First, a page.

Over the summer while dining at Hotel Congress, Del Hendrixson Jr. noticed signs set out about straws.
“We only serve straws upon request,” read the signs, which are part of an environmental movement to reduce plastic waste.
Hendrixson runs a printing business — designing and printing artwork for businesses to infuse onto glass products, such as jewelry and beer mugs.
But when he sat at Hotel Congress, he realized he could take his business to the next level. And although he could “see the writing on the wall” months prior, Hendrixson decided to dip his toes into the glass-straw business.
The concept of glass straws isn’t a new one, but Hendrixson says his straws are different.
“I saw so many people starting to make glass straws, but they couldn’t put logos on them,” Hendrixson says.
“We can make logos. So, we just said one day, ‘Why don’t we make glass straws?’”
Each of Hendrixson’s straws, which are made in a warehouse near Armory Park, feature detailed designs.
Some say things like “Tucson cares.” Others sport business logos.
And while it doesn’t take a whole lot of time to make the straws in bulk, the individual process can be a tedious one.
It takes Hendrixson’s team about two hours to complete each straw, which includes cutting long glass tubes, flame-polishing the ends, then printing the designs using pigment and water slide paper.
With the help of a little water, the designs are infused onto the straws, which then go into a kiln at 1,100 degrees. Once they’re cooled, they’re finished.
Although the process includes many detailed steps, Hendrixson says his team can make around 500 straws in that two-hour time frame.
Hendrixson says he’s happy he gets to do something that allows him to be creative — especially when it also helps the environment and those working in animal conservation.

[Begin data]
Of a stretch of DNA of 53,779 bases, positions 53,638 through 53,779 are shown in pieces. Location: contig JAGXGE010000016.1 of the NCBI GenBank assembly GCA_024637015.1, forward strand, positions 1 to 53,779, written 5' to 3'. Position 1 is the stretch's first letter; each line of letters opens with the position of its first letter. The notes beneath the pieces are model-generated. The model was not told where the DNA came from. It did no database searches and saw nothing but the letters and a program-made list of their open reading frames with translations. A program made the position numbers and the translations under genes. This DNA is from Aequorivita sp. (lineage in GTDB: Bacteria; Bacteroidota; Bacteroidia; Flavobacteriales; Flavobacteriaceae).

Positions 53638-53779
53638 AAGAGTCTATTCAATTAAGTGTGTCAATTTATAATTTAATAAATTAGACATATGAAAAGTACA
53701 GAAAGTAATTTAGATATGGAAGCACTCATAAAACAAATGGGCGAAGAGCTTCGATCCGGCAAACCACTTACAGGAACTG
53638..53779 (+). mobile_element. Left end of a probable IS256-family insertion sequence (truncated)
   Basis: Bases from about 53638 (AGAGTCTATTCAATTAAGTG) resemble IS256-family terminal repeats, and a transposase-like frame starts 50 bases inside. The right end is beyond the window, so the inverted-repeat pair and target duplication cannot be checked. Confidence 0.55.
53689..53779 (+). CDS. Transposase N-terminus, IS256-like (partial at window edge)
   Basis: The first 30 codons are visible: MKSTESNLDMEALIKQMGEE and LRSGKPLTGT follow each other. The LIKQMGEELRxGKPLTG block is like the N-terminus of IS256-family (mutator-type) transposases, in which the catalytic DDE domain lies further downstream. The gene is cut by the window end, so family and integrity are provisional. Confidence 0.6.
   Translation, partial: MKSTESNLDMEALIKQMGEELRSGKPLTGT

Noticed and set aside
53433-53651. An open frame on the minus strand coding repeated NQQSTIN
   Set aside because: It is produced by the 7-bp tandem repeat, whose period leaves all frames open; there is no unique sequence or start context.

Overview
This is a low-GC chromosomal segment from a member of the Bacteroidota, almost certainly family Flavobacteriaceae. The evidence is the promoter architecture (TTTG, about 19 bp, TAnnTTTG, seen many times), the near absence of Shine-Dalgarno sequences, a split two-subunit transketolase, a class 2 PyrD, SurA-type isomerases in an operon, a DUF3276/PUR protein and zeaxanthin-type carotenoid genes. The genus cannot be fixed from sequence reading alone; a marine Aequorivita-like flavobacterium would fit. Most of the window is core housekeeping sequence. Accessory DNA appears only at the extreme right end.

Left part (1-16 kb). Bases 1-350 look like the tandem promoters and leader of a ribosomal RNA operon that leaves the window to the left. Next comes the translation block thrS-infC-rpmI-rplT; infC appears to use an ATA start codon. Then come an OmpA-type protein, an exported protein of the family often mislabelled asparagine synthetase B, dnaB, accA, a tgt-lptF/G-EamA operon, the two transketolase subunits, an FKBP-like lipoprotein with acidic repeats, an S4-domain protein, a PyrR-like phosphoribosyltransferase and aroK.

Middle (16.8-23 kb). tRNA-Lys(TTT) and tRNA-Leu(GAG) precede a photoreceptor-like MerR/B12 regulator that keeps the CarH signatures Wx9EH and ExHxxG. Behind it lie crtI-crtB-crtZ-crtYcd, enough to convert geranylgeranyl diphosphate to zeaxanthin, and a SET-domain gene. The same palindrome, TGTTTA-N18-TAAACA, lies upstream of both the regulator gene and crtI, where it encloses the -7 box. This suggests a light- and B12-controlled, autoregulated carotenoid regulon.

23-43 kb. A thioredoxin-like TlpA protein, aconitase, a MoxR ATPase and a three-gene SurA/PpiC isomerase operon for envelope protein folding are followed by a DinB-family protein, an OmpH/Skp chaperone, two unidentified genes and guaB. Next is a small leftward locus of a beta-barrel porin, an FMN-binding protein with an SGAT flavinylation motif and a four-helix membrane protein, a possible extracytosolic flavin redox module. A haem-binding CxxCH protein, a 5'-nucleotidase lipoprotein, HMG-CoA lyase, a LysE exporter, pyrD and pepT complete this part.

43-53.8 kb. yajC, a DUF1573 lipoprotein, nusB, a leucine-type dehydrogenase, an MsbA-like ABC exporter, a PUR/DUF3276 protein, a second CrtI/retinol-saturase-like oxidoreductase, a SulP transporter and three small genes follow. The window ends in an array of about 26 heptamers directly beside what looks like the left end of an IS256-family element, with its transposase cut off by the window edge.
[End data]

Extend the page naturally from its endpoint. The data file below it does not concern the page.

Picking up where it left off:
“I’m into prevention — preventing people from committing crimes, people from hurting each other,” Hendrixson says. “So I thought this was also a perfect opportunity to prevent something. Why shouldn’t we, as people, do something to help sea animals?”
He also says that as straw orders increase, he plans to work with the community to provide outreach opportunities.
“Every single level of this straw (business) is helping someone,” he says.
Hendrixson says he’s made straws for several local businesses, including Hotel Congress, Maynards Market & Kitchen and Magpies Gourmet Pizza.
Since summer, Fourth Avenue’s Pop Cycle, which is known for its up-cycled products, has carried the straws.
Store Manager Libby Tobey says customers love them.
“With our store and our motto, we really liked the product,” she says. “We’ve enjoyed carrying them — and that it’s a local business and they’re eco-friendly.”
For more information, head to iloveglassstraws.com
Contact reporter Gloria Knott at email@example.com or 573-4235. On Twitter: @gloriaeknott